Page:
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Introduction

Whenever a Lions club gets together, problems get smaller. And communities get better. That's because we help where help is needed – in our own communities and around the world – with unmatched integrity and energy

Mission Statement

To empower volunteers to serve their communities, meet humanitarian needs, encourage peace and promote international understanding through Lions clubs.

Our Goal

Lions club members are men and women who strive to make a difference in their local community as well as in communities worldwide. Their volunteer efforts go beyond the support of vision care, to addressing unmet health and education needs worldwide.

 
About LCIF About Melvin Jones About Hellen Keller
History

In 1917:

MelvinJones2Melvin Jones, a 38-year-old Chicago business leader, told members of his local business club they should reach beyond business issues and address the betterment of their communities and the world. Jones' group, the Business Circle of Chicago, agreed.

After contacting similar groups around the United States, an organizational meeting was held on June 7, 1917, in Chicago, Illinois, USA. The new group took the name of one of the invited groups, the "Association of Lions Clubs," and a national convention was held in Dallas, Texas, USA in October of that year. A constitution, by-laws, objects and a code of ethics were approved.

Within three years, Lions became an international organization. Since then, we've earned high marks for both integrity and transparency. We're a well-run organization with a steady vision, a clear mission, and a long – and proud – history.

1920: Going International

Just three years after our founding, Lions became international when we established the first club in Canada. Mexico followed in 1927. In the 1950s and 1960s international growth accelerated, with new clubs in Europe, Asia and Africa.

1925: Eradicating Blindness

Helen Keller addressed the Lions Clubs International Convention in Cedar Point, Ohio, USA, and challenged Lions to become "knights of the blind in the crusade against darkness." Since then, we have worked tirelessly to aid the blind and visually impaired.

1945: Uniting Nations

The ideal of an international organization is exemplified by our enduring relationship with the United Nations. We were one of the first nongovernmental organizations invited to assist in the drafting of the United Nations Charter and have supported the work of the UN ever since.

1957: Organizing Youth Programs

In the late 1950s we created the Leo Program to provide the youth of the world with an opportunity for personal development through volunteering. There are approximately 144,000 Leos and 5,700 Leo clubs in more than 140 countries worldwide.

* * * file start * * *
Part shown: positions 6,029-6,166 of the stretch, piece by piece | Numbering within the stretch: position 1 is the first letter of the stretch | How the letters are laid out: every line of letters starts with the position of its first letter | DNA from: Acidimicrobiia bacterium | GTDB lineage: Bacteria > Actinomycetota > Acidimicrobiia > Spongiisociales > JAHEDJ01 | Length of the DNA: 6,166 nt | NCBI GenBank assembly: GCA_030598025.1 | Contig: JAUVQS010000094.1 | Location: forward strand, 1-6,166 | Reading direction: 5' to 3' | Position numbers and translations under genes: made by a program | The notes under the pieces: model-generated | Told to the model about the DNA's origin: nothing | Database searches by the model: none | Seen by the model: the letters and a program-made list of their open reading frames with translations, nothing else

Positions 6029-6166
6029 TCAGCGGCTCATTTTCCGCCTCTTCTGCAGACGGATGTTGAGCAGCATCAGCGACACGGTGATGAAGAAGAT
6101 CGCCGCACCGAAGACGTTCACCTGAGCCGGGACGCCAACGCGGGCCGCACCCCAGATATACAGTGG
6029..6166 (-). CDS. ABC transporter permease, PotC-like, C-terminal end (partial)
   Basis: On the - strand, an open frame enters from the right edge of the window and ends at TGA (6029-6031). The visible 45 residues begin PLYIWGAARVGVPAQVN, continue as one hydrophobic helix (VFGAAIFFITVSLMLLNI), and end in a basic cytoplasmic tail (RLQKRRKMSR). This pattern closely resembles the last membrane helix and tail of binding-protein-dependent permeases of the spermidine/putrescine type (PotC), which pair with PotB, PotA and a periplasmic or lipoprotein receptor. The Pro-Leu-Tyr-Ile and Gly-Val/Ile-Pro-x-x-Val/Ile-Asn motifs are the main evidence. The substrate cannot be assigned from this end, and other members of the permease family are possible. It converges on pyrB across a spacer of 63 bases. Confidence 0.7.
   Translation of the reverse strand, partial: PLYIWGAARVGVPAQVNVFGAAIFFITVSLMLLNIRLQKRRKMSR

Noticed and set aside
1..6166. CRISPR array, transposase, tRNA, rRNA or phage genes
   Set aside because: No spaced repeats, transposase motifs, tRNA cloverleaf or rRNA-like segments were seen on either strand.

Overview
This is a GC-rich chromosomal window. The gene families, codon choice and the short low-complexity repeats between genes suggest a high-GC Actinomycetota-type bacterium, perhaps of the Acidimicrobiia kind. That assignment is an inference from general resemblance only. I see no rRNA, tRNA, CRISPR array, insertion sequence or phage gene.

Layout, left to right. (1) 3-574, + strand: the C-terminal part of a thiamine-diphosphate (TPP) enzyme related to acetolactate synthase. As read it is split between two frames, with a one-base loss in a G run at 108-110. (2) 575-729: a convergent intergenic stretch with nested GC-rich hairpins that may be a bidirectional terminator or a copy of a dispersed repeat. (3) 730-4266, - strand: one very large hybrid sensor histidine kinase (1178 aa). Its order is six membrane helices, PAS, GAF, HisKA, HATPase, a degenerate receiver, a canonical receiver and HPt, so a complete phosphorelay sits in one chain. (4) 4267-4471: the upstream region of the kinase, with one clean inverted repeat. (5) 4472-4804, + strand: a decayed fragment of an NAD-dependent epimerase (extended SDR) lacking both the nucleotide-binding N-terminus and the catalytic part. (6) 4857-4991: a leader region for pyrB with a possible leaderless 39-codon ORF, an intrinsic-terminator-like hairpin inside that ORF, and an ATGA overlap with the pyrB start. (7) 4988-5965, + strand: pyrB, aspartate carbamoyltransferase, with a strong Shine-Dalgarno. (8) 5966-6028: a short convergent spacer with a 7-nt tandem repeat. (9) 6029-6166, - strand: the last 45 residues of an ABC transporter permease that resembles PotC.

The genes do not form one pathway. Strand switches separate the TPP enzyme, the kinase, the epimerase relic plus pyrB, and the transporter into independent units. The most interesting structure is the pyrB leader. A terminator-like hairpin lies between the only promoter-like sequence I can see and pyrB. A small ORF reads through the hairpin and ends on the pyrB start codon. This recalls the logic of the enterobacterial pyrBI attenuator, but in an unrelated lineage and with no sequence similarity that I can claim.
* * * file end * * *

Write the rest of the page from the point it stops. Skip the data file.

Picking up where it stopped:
1968: Establishing Our Foundation

Lions Clubs International Foundation assists Lions with global and large-scale local humanitarian projects. Through our Foundation, Lions meet the needs of their local and global communities.

1990: Launching SightFirst

Through SightFirst, Lions are restoring sight and preventing blindness on a global scale. Launched in 1990, Lions have raised more than $346 million for this initiative. SightFirst targets the major causes of blindness: cataract, trachoma, river blindness, childhood blindness, diabetic retinopathy and glaucoma.
Today: Extending Our Reach

Lions Clubs International extends our mission of service every day – in local communities, in all corners of the globe. The needs are great and our services broad, including sight, health, youth, elderly, the environment and disaster relief. Our international network has grown to include more than 207 countries and geographic areas.


Become a Member Today

Lions club members are men and women who strive to make a difference in their local community as well as in communities worldwide.
Their volunteer efforts go beyond the support of vision care, to addressing unmet health and education needs worldwide.

Bonita Springs Lions Club
:
On April 16, 1962, in the small fishing community of Bonita Springs in Southwest Florida, with a population of approximately 1,500,
a group of concerned citizens representing the "Greatest Generation" wanted to serve their community in a significant manner. That idea resulted in a generous giving Lions Club of 21 members.